The fact that Queensland and northern NSW feedlots remain near capacity is helping protect current custom feeding ration pricing levels, however, despite the drop in feedgrain price. That’s because there is still little competitive pressure on custom-feedlot operators to lower their margins in order to attract customers. That may change a little if pens start to empty out in coming months.

As a result, there is currently a range of ration prices evident in the custom-feeding market, anywhere from $360 to $390/t, depending on likely performance. Happy days, if you are a custom feedlot owner with a full stock inventory.

At today’s designated $365/t ration price used in our breakeven, it represents a total feeding cost of $572 (down $15 on three weeks ago), and as mentioned above, cost-of-gain, using our chosen variables (2kg/day ADG, for 210kg gain over 105 days) of 272c/kg. That’s back 8c on last time.

All this adds up to an almost unbelievable total production cost of $2095, up another $46 on last time. To put it into context, back in May last year, that TPC figure was $1232 – an $863 rise in production cost in the 16 months since.

Combining the above inputs, it delivers a breakeven in today’s budget of a record 594c/kg – up another 13c/kg on a month ago, and 140c/kg higher than this time last year. Is a 600c/kg breakeven figure on the horizon? That looked implausible only three or four months ago, but it is now absolutely on the cards for the first time.

 

Forward pricing for GF ox jumps to 600c/kg

In spite of the big headwinds caused by record feeder prices, we have today’s SEQ kill forward price for our finished 100-day grainfed steer, exiting the feedlot December 30, at a record 600c/kg, up yet another 25c/kg on three weeks ago.  It values our 356kg dressed weight carcase at $2136.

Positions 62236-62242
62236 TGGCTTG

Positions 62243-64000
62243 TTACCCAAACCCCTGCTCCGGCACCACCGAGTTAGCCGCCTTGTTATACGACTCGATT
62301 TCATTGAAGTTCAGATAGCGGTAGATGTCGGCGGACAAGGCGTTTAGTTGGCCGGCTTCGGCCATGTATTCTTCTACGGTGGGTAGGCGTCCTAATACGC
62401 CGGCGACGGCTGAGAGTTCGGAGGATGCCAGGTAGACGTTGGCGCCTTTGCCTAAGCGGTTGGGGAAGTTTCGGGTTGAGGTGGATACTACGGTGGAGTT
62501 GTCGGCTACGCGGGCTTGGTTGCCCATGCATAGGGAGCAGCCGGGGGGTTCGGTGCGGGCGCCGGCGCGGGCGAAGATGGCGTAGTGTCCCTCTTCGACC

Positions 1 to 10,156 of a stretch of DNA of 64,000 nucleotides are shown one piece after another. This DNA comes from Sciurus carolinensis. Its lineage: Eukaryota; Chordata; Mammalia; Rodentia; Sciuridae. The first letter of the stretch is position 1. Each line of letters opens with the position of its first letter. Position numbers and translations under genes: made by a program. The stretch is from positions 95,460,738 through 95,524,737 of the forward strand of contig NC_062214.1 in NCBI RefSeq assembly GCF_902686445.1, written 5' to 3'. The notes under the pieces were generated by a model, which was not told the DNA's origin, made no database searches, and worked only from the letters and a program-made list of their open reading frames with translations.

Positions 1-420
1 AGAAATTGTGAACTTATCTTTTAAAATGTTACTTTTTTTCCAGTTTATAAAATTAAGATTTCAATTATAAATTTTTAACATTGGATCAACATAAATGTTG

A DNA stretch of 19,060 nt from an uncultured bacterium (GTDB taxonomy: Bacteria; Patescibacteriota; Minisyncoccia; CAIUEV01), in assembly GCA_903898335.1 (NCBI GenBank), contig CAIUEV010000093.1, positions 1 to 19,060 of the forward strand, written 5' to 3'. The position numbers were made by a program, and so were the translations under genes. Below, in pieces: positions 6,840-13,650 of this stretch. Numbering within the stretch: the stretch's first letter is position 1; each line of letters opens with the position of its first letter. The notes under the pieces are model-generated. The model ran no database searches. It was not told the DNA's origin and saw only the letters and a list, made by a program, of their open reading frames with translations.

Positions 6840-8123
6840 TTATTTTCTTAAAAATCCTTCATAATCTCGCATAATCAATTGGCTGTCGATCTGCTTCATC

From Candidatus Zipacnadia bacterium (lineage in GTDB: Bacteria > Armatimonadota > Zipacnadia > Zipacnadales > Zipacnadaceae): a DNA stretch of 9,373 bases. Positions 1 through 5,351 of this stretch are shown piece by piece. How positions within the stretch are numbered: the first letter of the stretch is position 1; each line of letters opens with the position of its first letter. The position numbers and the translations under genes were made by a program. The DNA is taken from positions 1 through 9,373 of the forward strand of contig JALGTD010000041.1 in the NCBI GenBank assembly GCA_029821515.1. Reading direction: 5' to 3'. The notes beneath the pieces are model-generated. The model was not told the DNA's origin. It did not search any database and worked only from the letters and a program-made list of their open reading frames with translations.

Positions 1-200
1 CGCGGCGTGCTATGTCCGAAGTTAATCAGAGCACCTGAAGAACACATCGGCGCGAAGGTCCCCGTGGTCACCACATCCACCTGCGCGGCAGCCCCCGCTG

That price reflects the fact that good slaughter cattle are likely to be very difficult to find by December-January, given the events of the past 18 months.

It also sends a clear signal to stakeholders and supply chain managers that grainfed processors across eastern Australia are desperate to see cattle continuing to be place on feed in coming months, and the best way to do that is through money.

Lining-up today’s breakeven figure at 594c/kg, and today’s processor forward purchase price for December of 600c/kg, it means today’s trading budget comes back at a trading budget profit of $21.36 a head, based on our regular variables. That’s a $41 improvement on three weeks ago, and a rare positive trade in Beef Central’s data-set stretching back four and a half years.

Looking back at our breakeven calculations over the past 12 months, the average trading loss in Australia has been $30 a head, using our standard variables. Within that, results have gone from a few dollars profit to a -$74 loss.

 

Spot market rises to 565c/kg

Today’s spot market for 100-day cattle for SEQ slaughter is in a range from about 560c to 570c/kg for better cattle on public grids, so we have split the difference for today’s quote. It’s a dramatic rise in the past three months in line with the broader cattle market spike and kill numbers in decline.

In comparison, cattle forward-bought by processors back in June, for close-out this week, were bought on contracts worth 540c/kg. It means processors buying cattle today in the spot market are probably 25c/kg ($89) on average better off on those forward-bought cattle, than they would be on the same animal bought in today’s spot market.

 

  • Further reading: MLA analyst Ben Thomas discusses outlook for feedlot numbers next year in this separate article published this morning.

 

Beef Central’s regular 100-day grainfed breakeven scenario is based on a standard set of representative production variables, ex Darling Downs. It is built on a feeder steer of 450kg liveweight, fed 105 days; 356kg dressed weight at slaughter; ADG of 2kg; consumption 15kg/day and a NFE ratio of 7.5:1 (as fed); $25 freight; typical implant program. Bank interest is included. It is important to note that variations exist across production models (feed conversion, daily gain, mortality, morbidity, carcase specification); from feedlot to feedlot; and between mobs of cattle. Equally, there can be considerable variation at any given time in ration costs charged by different custom-feed service feedlots. Click here to view an earlier article on this topic. For a more specific performance assessment on a given mob of cattle, consult with your preferred custom feeder.

HAVE YOUR SAY

Your email address will not be published.

Your comment will not appear until it has been moderated.
Contributions that contravene our Comments Policy will not be published.

Comments

Get Beef Central's news headlines emailed to you -
FREE!